When I first met artist Neville Gabie, in 2009, he'd just come back from Antarctica, after spending four months on the British Antarctic Survey Artists and Writers Programme. What I most remember about this is that firstly, he selected the grimmest place over the most beautiful (he had to choose between two survey stations) and secondly, he took Cormac McCarthy's The Border Trilogy with him, and read it. Neville is hard. Though you wouldn't guess it to meet him, he is the easiest, most personable man you could imagine. He tells me if I want to understand his work, it's his roots in South Africa that hold the key. His roots there, his friends, his frequent visits.
The collective title of his three projects (short films, a performative drawing and a participatory project) I’ve come to see at this year's WOMAD festival in Wiltshire, Experiments in Black and White, (commissioned for the festival), I assumed to have something to do with the nature of the event, with people and music from all races and nationalities, but it turned out it's about crude oil, ice, chalk – black and white materials. But then Gabie tells me: 'actually it is about those things, about people; it's an ongoing long-term title, with already a few sections and incarnations.' And chalk is about quarries, oil about wells, which both need people to work them.
the physical presence of the swing and the formidable array of electrics behind the film screens work perfectly in the landscape of nature plus machines plus people which is this environment
The short films, depicting the artist undertaking arduous tasks involving the different materials, are shown as open air installations, with the films involving repetitive actions using oil and chalk presented either side of a swing hung from a tree. His performative drawing is created by the artist dragging a chalk boulder along a tarmac path. They all fit in with the noise and festival ambience rather well. They bring politics, in a subtle but clear way. But also, in formal terms, the physical presence of the swing, the formidable array of electrics behind the film screens and even Gabie’s white-coated assistants – all work perfectly in the landscape of nature plus machines plus people which is this environment. As does the tent containing Gabie’s project about air, Collective Breath, in which festival-goers are invited to deposit their breath into a bag, to be transferred to a pressurised container. The collective breath is released at a later date and the sound recorded, highlighting a connection between breath and sound, a vital element in music-making, obviously relevant at a music festival.
The swing helps, Gabie says. 'Install a swing and you're guaranteed an audience. Actually the hardest thing about this whole project was convincing Lord Suffolk (who owns the site) that my swing wouldn't damage his tree', a huge Quercus Oak.
Gabie clearly has an audience, and even while I was there, which wasn't very long, people were watching the films, and some asked if he was the guy who had been dragging the boulder of chalk up and down every day, adding how much they liked this performance. 'Mad but curiously brilliant,' says one.
Going back to hardness: Gabie standing on a block of ice in the desert for six hours or painting a black room white with a rock, these are activities that relate to real people's lives, not just some idea of endurance performance on video. Nevertheless much of his art does seem to be about his body – ‘it is, very much,’ he says.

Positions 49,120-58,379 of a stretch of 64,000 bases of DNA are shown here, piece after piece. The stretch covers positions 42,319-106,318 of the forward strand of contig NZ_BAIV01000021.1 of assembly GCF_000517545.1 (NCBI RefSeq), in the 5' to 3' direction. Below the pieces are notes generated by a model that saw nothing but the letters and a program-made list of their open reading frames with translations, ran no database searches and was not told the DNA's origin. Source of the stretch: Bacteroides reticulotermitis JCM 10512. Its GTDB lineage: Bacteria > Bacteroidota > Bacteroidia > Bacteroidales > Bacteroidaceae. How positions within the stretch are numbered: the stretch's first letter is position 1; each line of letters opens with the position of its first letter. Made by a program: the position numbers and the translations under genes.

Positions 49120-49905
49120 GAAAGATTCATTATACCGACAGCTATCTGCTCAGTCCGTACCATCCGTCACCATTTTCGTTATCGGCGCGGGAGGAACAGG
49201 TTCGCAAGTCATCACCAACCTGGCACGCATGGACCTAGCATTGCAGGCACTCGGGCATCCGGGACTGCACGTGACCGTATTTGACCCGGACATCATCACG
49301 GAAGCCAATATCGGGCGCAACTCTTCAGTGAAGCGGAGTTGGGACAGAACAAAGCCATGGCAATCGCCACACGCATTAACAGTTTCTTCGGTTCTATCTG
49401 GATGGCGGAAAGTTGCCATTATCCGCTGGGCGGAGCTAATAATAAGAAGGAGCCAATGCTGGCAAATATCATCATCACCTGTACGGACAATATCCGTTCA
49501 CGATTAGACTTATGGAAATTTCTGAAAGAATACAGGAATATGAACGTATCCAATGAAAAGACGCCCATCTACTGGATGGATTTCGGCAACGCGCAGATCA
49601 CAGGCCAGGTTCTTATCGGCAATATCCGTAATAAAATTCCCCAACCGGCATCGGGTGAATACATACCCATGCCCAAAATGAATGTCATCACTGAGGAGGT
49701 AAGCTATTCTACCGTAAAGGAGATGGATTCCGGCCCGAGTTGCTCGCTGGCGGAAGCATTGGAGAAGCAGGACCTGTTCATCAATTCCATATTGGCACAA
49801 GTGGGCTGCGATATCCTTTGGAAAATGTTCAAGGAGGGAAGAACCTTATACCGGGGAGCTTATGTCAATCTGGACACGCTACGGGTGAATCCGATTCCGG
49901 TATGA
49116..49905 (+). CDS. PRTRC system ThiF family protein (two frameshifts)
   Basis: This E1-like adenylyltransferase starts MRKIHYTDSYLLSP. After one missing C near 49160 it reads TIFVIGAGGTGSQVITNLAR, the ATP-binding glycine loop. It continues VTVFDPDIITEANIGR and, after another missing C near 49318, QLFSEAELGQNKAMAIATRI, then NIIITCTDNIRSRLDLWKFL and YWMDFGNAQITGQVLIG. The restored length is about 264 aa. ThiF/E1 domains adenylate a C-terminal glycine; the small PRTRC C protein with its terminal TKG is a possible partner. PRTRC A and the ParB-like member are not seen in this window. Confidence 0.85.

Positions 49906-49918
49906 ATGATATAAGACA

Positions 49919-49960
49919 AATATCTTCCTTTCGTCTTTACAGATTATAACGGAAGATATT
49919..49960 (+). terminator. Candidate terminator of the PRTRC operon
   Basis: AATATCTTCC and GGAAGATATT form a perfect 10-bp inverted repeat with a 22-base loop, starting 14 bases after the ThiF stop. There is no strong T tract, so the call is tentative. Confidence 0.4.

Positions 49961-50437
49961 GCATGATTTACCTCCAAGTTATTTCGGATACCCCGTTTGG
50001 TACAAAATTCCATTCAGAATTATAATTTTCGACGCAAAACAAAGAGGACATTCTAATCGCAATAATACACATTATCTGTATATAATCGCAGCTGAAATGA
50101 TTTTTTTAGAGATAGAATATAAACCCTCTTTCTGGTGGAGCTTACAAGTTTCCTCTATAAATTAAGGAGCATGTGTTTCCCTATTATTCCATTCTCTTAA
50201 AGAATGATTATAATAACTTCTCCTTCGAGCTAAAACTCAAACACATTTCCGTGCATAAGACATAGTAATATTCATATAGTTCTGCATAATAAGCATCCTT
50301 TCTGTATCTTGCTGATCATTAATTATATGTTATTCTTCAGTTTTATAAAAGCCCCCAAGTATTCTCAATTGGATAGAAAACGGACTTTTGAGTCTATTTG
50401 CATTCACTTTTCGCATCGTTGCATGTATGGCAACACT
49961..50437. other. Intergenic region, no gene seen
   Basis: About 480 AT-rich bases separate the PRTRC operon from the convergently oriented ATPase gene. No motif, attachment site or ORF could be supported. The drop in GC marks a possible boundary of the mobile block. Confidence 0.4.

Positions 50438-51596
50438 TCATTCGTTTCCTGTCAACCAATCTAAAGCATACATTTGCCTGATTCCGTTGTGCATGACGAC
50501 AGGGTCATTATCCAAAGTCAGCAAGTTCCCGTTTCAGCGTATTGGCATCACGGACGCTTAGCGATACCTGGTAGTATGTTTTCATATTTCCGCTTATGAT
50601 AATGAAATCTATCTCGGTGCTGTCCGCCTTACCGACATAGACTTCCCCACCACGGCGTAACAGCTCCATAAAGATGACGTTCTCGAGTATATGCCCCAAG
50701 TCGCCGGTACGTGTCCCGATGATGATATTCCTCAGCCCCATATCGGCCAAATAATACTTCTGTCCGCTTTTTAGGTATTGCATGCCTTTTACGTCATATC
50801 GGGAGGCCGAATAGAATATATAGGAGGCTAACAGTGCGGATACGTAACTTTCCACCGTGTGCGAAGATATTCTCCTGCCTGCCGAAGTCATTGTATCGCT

Gabie gets most excited when recounting a story about how interesting he found the pure mathematicians, with their blackboards and equations, during a recent year-long residency he undertook at the Cabot Institute in Bristol, where they were researching clean air.
‘It's really physical and intense. Chalk dust gathers in piles on the floor. One mathematician told me, "you can keep up with a piece of chalk in a way that you can't with a computer, or a pen and paper." So this sparked off the chalk thing for me. It's something about the physical doing of it, the standing up to work and so on.' So there is a body-mind connection for him here.
Then he tells me about going to the limestone quarry on South Africa’s Robben Island, where the limestone is very similar to chalk. 'The prisoners broke chalk and laid it, and then took it up again - so it was a pointless activity.'
Gabie on the Brunt Ice Shelf in Antarctica - nothing but ice as far as the eye can see, shown on a screen in a field; Gabie pouring crude oil into buckets, while a swing swings - it all sits well in the grass and machinery of a festival. As Gabie says, 'the thing about working in a place like this is, you want to fit in, and properly, genuinely, but without compromising your integrity. The chalk drawing connects with work I've been doing in my studio. You just have to do what you do, but also give people a way in. The chalk-drawing performance is good because people see you doing something. If you are an artist working in a 'public domain' some people think it can't be serious. It's always that way. And I do want to connect with a wide public - but as I say, without compromising.'
Gabie makes connecting art and people look easy and it clearly is art and not visual spectacle or gimmick. The success is due, I think, to the fact that Gabie’s work – however process-based or abstract - is always at bottom about people, about the human situation. He is, for sure, an underrated artist. He is also a man going round and round things, or that's how he comes across, in person, here, and in his art. Whatever these things are, they probably do have their source in South Africa, where, as he says, 'you are constantly confronted. I don't mean in any violent way, I have never felt threatened there, I mean, just everything you encounter challenges you.'
Online exclusive August 2014